Monday, January 14, 2008

28. Where's All My Disk Space Going? (Vista)

By: orev

I've seen many questions, and even more incorrect or incomplete replies about missing disk space in Vista. You got a 160GB hard drive and you've only installed a few programs, but you're missing a LOT of disk space! Where did it go? There are numerous possible reasons why your disk is getting used up -- sometimes it's being used by useful services, and other times it's just being wasted.

So where does the space go?

  • Volume Shadow Copy: This is biggest reason for "missing" space in Vista! Instead of explaining it myself, I'll quote wikipedia:
    Shadow Copy (also called Volume Snapshot Service or VSS) is a feature in recent versions of Microsoft Windows that allows taking manual or automatic backup copies or snapshots of a file or folder on a specific volume at a specific point in time. It is used by NTBackup and the Volume Shadow Copy service to backup files. In Windows Vista, it is used by Windows Vista's backup utility, System Restore and the Previous Versions feature.
    This service can be very useful, and is a good idea to keep it enabled. However, it does eat disk space. A LOT of disk space. By default it allocates %15 of the disk to store it's data. On a 160GB disk, that's 24GB! A lot of people have been noticing that after a few weeks of using their new system, free space seems to shrink daily. This is because the space is not allocated right away, only when it's needed. It will stop when it reaches %15. At that point, it will delete older versions to make room for newer ones. For all the details about Shadow Copy, read this article at ZDNet for a really good explanation.
  • Marketing Many people notice missing space right when they open the box. They bought a system with a 160GB hard drive, but Windows shows the total drive capacity as 149GB. That's a difference of 11GB right off the bat. The reason for this has to do with how you measure capacity to begin with. We measure bytes using progressively larger sizes, starting with K (kilobytes), M (megabytes), G (gigabytes), each one standing for a multiple of 1000. So 1K = 1,000, 1M = 1,000,000 (1000 * 1000), and 1G = 1,000,000,000 (1000 * 1000 * 1000). These are the units that companies use when they advertise the size of their disks, so your 160GB drive is 160,000,000,000 bytes in these measurements.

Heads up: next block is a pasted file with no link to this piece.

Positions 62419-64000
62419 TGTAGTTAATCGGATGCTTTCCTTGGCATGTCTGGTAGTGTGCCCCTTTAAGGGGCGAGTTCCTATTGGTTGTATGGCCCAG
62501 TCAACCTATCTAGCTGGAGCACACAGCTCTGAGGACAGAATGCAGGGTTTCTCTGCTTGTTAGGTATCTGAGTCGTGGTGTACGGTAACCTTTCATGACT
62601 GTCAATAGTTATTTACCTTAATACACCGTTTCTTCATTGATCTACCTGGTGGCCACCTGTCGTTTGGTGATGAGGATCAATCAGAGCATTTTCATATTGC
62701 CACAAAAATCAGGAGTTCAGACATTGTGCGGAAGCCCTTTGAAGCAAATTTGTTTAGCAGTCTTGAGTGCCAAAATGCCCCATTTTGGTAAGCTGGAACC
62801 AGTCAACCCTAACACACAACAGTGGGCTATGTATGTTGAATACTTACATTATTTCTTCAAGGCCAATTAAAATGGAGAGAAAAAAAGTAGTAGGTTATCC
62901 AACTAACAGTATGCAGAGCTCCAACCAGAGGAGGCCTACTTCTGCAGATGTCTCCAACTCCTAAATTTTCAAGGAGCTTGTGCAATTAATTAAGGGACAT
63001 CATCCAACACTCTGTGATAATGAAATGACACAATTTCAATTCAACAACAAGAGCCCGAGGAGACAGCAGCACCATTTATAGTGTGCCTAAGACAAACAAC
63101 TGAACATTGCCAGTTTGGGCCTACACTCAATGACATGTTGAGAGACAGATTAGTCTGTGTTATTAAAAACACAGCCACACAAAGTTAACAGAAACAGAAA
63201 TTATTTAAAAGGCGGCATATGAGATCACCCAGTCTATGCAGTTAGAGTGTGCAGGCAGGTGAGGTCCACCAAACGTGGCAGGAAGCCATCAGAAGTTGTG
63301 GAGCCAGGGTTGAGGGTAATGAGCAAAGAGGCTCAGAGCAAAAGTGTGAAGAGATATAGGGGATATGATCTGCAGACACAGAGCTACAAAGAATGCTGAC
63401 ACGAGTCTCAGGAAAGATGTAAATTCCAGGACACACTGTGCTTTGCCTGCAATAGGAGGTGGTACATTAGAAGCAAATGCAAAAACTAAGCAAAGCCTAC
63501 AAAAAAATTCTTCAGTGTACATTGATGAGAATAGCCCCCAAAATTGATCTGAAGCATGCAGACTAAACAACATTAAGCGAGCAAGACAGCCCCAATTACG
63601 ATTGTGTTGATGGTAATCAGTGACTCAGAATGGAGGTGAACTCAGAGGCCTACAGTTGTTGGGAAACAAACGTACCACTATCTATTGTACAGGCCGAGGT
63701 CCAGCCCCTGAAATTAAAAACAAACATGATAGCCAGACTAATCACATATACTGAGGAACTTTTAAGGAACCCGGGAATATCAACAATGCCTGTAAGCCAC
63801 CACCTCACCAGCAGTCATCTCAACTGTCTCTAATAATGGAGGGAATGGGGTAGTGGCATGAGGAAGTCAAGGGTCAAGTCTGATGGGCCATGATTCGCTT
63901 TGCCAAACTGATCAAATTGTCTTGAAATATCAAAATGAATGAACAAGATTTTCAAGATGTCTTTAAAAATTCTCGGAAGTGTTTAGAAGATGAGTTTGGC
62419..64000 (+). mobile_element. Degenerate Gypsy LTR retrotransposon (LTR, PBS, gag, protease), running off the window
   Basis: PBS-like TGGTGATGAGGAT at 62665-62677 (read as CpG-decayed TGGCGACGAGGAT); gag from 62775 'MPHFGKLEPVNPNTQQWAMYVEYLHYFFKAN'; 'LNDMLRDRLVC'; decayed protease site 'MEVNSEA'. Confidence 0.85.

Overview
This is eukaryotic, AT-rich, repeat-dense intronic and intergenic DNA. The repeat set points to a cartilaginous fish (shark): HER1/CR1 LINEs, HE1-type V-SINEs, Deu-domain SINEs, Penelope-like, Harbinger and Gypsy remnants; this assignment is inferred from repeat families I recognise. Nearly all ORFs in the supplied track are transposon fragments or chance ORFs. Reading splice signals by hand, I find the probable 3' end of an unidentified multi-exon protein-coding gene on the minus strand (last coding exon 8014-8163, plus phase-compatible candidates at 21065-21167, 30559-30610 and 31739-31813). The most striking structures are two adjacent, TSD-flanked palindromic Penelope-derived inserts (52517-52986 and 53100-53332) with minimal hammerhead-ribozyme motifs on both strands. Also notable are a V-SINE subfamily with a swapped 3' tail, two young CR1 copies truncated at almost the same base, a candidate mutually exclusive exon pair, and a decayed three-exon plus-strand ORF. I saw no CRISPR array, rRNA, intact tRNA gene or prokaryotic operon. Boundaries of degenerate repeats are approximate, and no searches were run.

However, computers are binary systems, and measuring in multiples of 1000 isn't the way they do things. The closest thing we have in binary is 1024. So, for a computer, 1K = 1,024, 1M = 1,048,576 (1024 * 1024), and 1G = 1,073,741,824 (1024 * 1024 * 1024). As a result of this, a computer thinks that 1GB is bigger than what a person typically refers to as 1GB (a difference of 73,741,824 bytes). If we take our example of a disk that's advertised as 160GB, and divide by what a computer thinks is 1GB, we wind up with: 160,000,000,000 / 1,073,741,824 = 149.012, which is what Windows says is the drive capacity.